Enrollment projections threaten to overwhelm classroom capacity at Mandan Public Schools in the next five years, which Superintendent Mike Bitz characterized as "a big concern."
Enrollment is expected to increase by more than 500 students over the next five years in Mandan Public Schools, according to the latest enrollment projections presented last month to the Mandan School Board.
The high school, which is expected to be over capacity by 150 students, and some of the district's elementary schools will be short classroom space, prompting board members to discuss options.
"It's almost like we need to start doing something in the next year or year and a half .... These are very sobering numbers," said School Board President Tim Rector. "I didn't think we would run out of space that soon."
Last year, the school board opted to build a 10-classroom addition onto Mandan Middle School. That expansion, scheduled for completion by August, will increase the school's capacity to 1,100 students — enough space for the projected 1,000 students in five years.
Bitz said the board will have to decide quickly on how to accommodate the increase in students at the high school, which is about 60 to 70 years old.
"It's an older building. I don't think there's any way we're going to do an addition onto the high school," he said.
Growth in MPS is parallel to that in Bismarck Public Schools, according to Bitz.
Despite impending overcrowding at the high school, the latest enrollment numbers show "manageable growth," Bitz said.
"It's not something we have to be in panic mode," he said.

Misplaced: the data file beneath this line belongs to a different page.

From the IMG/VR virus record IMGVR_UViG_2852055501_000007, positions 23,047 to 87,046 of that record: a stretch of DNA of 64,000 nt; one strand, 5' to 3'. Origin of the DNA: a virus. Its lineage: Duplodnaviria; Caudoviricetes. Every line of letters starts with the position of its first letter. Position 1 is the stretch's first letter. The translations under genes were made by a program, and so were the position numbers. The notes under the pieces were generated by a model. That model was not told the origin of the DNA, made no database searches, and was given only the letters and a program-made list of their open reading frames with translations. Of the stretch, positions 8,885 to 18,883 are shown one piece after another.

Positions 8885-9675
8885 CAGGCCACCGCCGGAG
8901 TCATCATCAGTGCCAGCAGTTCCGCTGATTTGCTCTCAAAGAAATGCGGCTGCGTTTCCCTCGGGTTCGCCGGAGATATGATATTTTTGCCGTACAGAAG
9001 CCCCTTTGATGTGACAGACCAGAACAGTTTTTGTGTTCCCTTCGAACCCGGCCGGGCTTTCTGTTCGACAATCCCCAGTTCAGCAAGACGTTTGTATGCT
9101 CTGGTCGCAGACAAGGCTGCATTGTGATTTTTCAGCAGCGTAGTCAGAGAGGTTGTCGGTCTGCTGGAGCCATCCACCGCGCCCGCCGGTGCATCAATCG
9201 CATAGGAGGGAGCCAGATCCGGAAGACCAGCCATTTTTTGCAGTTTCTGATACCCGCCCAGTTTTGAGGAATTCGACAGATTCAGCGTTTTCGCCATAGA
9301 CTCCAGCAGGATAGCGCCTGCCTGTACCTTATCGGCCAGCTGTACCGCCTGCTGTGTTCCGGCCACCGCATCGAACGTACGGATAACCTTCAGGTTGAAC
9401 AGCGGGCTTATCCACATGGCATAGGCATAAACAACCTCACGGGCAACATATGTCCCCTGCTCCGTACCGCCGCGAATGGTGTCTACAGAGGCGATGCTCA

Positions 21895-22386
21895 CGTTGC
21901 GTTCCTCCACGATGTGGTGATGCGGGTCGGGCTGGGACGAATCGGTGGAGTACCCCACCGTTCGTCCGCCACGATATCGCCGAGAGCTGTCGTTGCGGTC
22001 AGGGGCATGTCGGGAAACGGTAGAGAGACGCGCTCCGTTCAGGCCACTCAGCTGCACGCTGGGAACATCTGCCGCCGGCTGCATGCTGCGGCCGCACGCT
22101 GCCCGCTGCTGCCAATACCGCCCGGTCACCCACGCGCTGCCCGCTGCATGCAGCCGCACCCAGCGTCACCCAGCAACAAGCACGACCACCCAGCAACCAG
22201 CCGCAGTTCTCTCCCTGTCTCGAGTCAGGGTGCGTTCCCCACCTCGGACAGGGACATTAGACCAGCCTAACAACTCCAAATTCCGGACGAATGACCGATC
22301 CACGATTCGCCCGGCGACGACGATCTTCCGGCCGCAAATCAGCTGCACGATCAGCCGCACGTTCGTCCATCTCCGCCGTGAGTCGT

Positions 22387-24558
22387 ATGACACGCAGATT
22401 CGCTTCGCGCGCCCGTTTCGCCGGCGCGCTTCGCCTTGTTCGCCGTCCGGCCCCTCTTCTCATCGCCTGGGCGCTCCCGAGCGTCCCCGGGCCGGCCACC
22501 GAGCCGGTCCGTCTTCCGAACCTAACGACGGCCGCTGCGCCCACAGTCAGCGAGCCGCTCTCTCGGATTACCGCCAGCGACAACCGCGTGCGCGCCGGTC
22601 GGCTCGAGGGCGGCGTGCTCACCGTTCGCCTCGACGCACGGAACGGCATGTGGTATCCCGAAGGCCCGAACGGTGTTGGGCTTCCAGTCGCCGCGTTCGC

The school board will have to discuss elementary and high school space, which will likely occur at a board retreat this summer, according to Rector. District officials assigned certain space requirements for the six elementary schools, no larger than three sections, and one option could be building another elementary school.
The district purchased land in the Lakewood area in south Mandan, which could be an option for placement of another elementary school.
"(If) these numbers look like we need a new school, I want to make sure we need a new school before we build a new school and have a bunch of vacancies," said Rector, adding the district has been vigilant in not overbuilding.
Sheldon Wolf, a school board member, pointed out the board also needs to ensure the district has enough resources, including classrooms and teachers.
"We need to walk through that and look at our options and what we can do and what changes we can make," said Wolf, which he characterized as "not a light decision."
"To build a new high school, for example, is very expensive. What other options are out there? And there are options, we just got to talk through them," he said.
The school board's facilities and finance committee, which is composed of community members, board members and teachers, will look at alternatives this month to present to the board, Bitz said.